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Seriously interested in defeating tyranny?


Some basic questions about the U.S.'s inconsistent, and sometimes very supportive, relationships with autocratic regimes in the Middle East.

By Stephen Zunes



Q. Assuming that America's national security would indeed be enhanced by eliminating the conditions that lead to the rise of extremist groups like Al-Qaeda, why has the Bush administration not stressed the need for greater freedom in Saudi Arabia, the home country of 16 of the 19 9/11 hijackers and most of Al-Qaeda's leadership?  Why has the Bush administration instead emphasized democratization primarily in Afghanistan, Iraq, Iran, and Syria -- none of which is the home country of any of the 9/11 hijackers or any prominent Al-Qaeda leader?


Q. The U.S. spends six times as much on military aid to governments in the Middle East as it does on economic aid. Arms sales constitute our nation's primary export to the region, making the United States the chief arms supplier to that part of the world.  Given that autocratic regimes in the Middle East and elsewhere maintain power in large part through military force, is the Bush administration willing to take major steps to reduce arms transfers to the region?


Q. The United States has justified its arms transfers and other security assistance to a number of autocratic regimes in the Middle East and Central Asia on the grounds that maintaining such close relationships could somehow help facilitate these governments' paths toward democratization.  In light of reports from reputable human rights groups that repression by these governments continues, and in some cases has worsened, what evidence does the administration have that such a policy is actually working?  Would the Bush administration consider dropping sanctions and developing similar security cooperation with Iran and Syria in the hope that they might democratize as well?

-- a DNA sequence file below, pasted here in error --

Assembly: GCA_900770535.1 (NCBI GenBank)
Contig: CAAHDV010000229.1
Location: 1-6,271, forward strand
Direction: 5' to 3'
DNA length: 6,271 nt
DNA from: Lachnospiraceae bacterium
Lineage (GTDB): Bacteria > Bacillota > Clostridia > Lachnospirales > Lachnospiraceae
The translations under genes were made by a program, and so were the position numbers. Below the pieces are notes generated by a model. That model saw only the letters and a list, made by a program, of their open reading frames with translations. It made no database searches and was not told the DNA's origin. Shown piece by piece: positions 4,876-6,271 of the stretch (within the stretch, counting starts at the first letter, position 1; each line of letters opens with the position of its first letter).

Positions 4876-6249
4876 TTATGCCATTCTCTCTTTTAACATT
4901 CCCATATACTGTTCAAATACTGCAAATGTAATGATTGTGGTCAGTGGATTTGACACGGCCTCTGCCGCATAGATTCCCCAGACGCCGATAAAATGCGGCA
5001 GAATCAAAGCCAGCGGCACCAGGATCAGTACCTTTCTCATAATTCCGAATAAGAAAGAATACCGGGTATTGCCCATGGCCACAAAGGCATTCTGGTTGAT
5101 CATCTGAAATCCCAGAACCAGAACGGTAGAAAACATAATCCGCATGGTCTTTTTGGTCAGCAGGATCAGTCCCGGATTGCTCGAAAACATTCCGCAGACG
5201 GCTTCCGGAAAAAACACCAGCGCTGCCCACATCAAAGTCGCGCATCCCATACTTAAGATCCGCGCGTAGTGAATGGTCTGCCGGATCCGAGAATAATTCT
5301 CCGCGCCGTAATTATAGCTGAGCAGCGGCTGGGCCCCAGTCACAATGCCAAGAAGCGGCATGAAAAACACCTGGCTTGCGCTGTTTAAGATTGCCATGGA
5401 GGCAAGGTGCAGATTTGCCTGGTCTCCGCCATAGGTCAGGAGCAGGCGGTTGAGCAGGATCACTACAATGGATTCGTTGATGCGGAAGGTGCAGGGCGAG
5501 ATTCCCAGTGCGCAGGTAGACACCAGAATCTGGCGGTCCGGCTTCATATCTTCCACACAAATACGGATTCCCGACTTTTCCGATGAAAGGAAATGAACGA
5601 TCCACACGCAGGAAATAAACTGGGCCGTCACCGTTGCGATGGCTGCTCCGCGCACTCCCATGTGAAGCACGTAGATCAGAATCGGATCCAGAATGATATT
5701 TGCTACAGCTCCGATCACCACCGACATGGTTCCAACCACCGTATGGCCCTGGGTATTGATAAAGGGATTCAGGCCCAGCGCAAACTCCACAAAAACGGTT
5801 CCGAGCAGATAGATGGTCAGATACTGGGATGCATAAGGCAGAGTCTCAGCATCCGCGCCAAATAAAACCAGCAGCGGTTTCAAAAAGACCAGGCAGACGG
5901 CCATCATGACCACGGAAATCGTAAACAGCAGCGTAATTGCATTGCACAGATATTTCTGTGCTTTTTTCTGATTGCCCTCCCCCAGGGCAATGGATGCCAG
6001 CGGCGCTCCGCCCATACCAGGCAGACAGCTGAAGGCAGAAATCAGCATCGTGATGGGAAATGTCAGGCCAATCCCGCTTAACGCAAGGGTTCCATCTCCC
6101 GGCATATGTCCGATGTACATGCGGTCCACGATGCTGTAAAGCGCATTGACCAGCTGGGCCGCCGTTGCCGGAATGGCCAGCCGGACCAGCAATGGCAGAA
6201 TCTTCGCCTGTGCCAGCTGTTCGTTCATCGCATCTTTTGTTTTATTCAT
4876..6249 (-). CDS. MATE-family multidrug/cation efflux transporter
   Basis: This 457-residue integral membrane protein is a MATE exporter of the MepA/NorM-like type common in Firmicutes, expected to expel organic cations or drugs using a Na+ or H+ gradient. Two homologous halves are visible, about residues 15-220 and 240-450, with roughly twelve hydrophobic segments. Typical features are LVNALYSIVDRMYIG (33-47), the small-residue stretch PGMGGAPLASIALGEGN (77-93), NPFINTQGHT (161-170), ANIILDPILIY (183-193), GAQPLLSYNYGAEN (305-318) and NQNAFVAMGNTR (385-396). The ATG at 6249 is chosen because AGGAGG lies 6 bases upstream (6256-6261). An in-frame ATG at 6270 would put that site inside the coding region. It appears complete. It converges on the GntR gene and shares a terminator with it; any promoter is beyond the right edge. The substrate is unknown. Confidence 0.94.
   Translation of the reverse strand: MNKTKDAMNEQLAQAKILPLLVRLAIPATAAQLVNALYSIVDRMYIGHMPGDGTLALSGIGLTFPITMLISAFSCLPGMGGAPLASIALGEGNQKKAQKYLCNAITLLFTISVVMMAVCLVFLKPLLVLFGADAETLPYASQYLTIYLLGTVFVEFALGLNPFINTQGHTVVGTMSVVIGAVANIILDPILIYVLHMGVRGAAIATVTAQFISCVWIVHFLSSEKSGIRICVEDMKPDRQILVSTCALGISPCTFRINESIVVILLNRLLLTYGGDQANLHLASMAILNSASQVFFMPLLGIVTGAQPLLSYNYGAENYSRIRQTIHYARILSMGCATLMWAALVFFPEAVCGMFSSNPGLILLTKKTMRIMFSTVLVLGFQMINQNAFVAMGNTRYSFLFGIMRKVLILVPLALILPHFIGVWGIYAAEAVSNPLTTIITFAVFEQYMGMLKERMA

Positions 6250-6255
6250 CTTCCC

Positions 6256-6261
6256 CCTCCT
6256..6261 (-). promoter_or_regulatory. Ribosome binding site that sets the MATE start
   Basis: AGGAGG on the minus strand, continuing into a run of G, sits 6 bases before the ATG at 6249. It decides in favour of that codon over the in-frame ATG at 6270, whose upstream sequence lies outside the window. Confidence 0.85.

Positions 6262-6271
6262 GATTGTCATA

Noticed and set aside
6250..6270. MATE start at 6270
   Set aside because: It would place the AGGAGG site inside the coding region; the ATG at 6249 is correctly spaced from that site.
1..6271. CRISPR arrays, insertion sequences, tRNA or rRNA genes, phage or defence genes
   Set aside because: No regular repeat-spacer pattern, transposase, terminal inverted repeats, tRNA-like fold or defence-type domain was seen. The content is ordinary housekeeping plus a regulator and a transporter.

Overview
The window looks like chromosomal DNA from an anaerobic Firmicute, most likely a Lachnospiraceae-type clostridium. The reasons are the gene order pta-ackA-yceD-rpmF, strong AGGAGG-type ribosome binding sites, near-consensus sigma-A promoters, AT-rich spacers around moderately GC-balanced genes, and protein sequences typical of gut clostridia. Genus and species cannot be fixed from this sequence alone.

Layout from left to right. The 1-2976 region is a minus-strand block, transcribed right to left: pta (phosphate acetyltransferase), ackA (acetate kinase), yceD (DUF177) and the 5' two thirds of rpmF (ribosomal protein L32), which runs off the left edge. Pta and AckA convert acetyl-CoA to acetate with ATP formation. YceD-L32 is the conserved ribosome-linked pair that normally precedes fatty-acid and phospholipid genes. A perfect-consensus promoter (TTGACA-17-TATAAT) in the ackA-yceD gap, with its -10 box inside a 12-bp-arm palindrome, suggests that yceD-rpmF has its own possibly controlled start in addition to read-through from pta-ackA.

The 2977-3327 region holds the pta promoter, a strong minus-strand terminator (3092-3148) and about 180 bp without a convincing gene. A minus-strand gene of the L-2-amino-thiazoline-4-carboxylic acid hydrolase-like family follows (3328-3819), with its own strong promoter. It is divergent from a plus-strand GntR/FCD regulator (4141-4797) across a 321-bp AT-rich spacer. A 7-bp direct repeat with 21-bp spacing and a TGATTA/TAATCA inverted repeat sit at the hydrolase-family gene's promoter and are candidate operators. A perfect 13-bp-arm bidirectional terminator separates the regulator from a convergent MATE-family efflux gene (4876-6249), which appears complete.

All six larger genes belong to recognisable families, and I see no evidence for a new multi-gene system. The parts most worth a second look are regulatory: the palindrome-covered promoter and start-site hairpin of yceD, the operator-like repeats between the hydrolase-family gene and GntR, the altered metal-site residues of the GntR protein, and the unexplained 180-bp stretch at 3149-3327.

Q.  A number of prominent pro-democracy activists in the Middle East have expressed a fear -- given the history of U.S. intervention in the region as well as support for Israel and some of the Middle East's most autocratic regimes -- that U.S. pronouncements in support of democracy are actually counter-productive to their cause, effectively giving democracy a bad name.  Given that the successful democratic revolutions in recent years -- such as those in the Ukraine, Georgia, Serbia, the Philippines, and elsewhere -- have come not about from foreign military conquests but from grassroots nonviolent movements from within, is the United States willing to allow comparable movements in the Middle East to take the lead, offering help only if requested?


Q. A major focus of the Bush administration's calls for greater freedom and democracy has been Iran's autocratic Islamic regime. Given that the last democratic government in Iran was overthrown in a CIA-sponsored coup in 1953 and that the United States was the primary backer of the Shah's brutally repressive rule over the next quarter century, do United States pronouncements on democracy have any credibility with Iranians? Is President Bush willing to address America's role in ending Iran's democratic experiment and support of the Shah?

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